confusing words

Fun With Homonyms

Brain Candy by Scott Kim
New Media Magazine, August, 1999

1. I saw a big, brown ______ in the forest ______ his teeth.

2. Of ______ my beard is ______ — I haven’t shaved!

3. Next time you ______ me an e-mail, please use the ______ address!

4. I can’t believe I ______ ______ whole pies!

5. When you get back to your car, you will ______ that you were ______ for illegal parking.

6. All of ______ cars are parked over ______ .

7. A bird ______ up the chimney ______ .

8. “Perhaps you shouldn’t have ______ the note to a balloon,” he said with great ______ .

9. To finance the state ______ building took a lot of ______ .

10. The ______ of Egypt went to the art gallery to buy ______ of Egypt.

11. I ______ the idea of square tires has ______ future.

12. I ______ up my ______ with buttons, not zippers.

Why English is so hard to learn

The bandage was wound around the wound.

The farm was used to produce produce.

The dump was so full that it had to refuse more refuse.

We must polish the Polish furniture.

He could lead if he would get the lead out.

The soldier decided to desert his dessert in the desert.

Since there is no time like the present, he thought it was time to present the present.

A bass was painted on the head of the bass drum.

When shot at, the dove dove into the bushes.

I did not object to the object.

The insurance was invalid for the invalid.

There was a row among the oarsmen about how to row.

They were too close to the door to close it.

The buck does funny things when the does are present.

A seamstress and a sewer fell down into a sewer line.

To help with planting, the farmer taught his sow to sow.

The wind was too strong to wind the sail.

After a number of injections my jaw got number.

Upon seeing the tear in the painting I shed a tear.

I had to subject the subject to a series of tests.

How can I intimate this to my most intimate friend?

Confusing Words

In 1990 my wife Anne came home from school and asked me if there was an easy way to collect the words that her students confused so that they might refer to their own lists on their own computers.

I put the question back to Anne: if you had such a list, what kinds of information about the confused words should be included, and how should the information look? I asked her to come up with some examples, the first few of which were effect and affect and there, their, and they’re.

We decided that we needed to show each set of confusables together so that an easy comparison could be made. We also thought that the list would include more confusables than just homonyms, words like aggravate and irritate, and good and well.

Each set of confusables would need:

– the two or more confused words

– definitions of each of the confused words

– multiple examples of usage in sentences of the confused words

Anne started collecting words, writing definitions, coming up with examples, and stored her collection in a text file until I could come up with another way.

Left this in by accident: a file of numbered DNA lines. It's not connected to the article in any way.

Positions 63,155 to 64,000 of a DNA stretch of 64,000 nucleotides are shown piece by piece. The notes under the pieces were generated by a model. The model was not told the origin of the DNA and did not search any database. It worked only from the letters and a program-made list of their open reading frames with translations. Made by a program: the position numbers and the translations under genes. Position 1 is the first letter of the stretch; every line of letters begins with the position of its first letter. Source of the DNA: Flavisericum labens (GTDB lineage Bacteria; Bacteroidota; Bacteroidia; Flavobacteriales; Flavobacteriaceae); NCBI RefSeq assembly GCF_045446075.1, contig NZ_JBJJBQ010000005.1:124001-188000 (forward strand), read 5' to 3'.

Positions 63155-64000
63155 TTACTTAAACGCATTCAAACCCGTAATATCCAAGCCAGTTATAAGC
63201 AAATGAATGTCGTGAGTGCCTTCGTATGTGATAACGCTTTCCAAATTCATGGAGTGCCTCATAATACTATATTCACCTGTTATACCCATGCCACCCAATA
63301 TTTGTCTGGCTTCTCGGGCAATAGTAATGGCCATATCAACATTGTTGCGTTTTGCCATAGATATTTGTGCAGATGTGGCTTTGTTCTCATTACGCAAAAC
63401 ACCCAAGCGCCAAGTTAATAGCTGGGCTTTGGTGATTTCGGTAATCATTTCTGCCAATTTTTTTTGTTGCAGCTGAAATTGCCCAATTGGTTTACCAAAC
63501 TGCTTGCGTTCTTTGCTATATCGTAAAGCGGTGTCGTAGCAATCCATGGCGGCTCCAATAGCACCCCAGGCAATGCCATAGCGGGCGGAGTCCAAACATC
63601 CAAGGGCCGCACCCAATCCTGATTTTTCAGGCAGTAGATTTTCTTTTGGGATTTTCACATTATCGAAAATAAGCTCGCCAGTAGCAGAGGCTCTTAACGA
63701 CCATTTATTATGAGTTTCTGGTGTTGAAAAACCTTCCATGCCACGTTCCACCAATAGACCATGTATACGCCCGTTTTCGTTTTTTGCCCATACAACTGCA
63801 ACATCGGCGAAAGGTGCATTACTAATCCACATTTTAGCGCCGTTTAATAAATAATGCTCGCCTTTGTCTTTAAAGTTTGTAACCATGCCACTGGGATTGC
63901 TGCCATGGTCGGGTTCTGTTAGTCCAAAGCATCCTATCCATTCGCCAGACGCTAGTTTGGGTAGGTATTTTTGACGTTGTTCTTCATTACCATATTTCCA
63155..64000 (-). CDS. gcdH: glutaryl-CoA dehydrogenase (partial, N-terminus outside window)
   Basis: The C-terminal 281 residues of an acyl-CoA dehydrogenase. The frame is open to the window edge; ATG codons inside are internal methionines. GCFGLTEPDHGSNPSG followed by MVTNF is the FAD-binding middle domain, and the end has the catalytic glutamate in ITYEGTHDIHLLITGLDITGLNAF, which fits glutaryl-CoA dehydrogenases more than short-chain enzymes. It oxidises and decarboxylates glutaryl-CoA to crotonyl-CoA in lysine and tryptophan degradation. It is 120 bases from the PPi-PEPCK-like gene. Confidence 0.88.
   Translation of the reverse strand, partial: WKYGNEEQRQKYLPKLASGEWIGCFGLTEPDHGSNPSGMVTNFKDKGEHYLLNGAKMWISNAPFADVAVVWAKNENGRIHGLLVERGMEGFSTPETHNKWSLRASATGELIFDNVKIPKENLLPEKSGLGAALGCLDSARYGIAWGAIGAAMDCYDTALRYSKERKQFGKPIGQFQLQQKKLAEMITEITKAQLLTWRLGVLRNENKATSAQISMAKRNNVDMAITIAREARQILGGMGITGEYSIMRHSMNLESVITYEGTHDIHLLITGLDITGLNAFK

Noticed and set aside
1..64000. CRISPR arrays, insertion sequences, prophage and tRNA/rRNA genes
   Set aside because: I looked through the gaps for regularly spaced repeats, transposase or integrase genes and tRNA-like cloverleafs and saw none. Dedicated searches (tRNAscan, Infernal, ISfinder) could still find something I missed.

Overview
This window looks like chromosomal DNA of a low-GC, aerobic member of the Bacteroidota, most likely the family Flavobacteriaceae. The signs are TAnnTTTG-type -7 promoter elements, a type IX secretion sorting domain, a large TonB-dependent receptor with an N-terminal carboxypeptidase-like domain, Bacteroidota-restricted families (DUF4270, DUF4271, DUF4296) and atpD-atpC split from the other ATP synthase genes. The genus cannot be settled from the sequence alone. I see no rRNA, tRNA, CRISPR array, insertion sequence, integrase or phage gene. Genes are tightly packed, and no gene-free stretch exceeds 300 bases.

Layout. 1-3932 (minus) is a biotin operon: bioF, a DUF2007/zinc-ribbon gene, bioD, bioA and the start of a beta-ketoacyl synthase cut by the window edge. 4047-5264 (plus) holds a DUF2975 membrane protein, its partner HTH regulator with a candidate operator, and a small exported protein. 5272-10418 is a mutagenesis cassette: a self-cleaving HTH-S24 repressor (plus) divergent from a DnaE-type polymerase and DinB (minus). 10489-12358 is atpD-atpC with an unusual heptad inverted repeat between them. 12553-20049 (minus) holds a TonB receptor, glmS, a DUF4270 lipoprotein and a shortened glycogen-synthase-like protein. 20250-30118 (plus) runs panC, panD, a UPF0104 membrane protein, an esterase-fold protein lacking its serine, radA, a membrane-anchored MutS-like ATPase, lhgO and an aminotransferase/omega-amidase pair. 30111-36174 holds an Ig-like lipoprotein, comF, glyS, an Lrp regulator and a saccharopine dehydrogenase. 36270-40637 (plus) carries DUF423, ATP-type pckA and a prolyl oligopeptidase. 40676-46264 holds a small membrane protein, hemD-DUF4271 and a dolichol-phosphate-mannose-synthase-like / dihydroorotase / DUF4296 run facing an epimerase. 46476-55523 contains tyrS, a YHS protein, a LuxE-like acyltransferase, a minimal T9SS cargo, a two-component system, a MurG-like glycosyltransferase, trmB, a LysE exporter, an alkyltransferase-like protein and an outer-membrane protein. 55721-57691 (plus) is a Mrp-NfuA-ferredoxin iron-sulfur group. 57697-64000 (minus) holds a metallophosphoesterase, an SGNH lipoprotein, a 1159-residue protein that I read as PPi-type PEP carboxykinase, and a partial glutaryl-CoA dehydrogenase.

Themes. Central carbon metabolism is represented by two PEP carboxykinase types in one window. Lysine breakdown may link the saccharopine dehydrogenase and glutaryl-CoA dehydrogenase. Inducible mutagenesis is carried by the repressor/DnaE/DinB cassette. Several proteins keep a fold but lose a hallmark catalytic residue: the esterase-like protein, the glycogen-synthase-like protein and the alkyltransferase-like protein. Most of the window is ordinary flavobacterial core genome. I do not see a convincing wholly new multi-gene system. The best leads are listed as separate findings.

My job was to think about how the information could be most accessible to writers using conventional word processing software like MS Word or AppleWorks (ClarisWorks back then).

A few things to consider in looking at the history of this project:

– We were (and still are) Macintosh users and the schools we were both working with were using Macs as well.

– I had little experience with databases, although FileMaker and others were out at the time.

– I had a lot of experience with HyperCard, the first user-friendly multimedia development tool, and even though its products only ran on the Macintosh, cross platform development wasn’t a concern since the audience we were building this for was mainly Mac users who could run HyperCard programs.

– There was no web at the time, and the idea of putting information like this online and having people use an online tool was unheard of except in the mainframe computer world.

So, I built a HyperCard “stack” that included:

– a field to hold the confused words

– a field to hold the definitions

– a field to hold examples of usage.

In time, Anne and I finished the stack and sold it as shareware for many years. It did well and thousands of people bought and hopefully used it. (Hopefully is correct if our users were hopeful about becoming less confused.)

Here’s a screen shot of an entry:


Many things have changed in the computer world since Anne and I first started thinking about this:

– The Macintosh has been marginalized in schools

– The HyperCard project died at Apple

– We have mixed feelings about making and buying shrink-wrapped reference software because it’s out of date almost immediately

– The web has evolved into an important part of using a computer as a tool

– We know how to build web sites

So, we put Confusing Words on the web where it existed for many years. The code and site became out of date over time and we lost interest and so, we took it down and let the domain go. It was a great run and we learned a lot, both in building the HyperCard stack and in building the web site.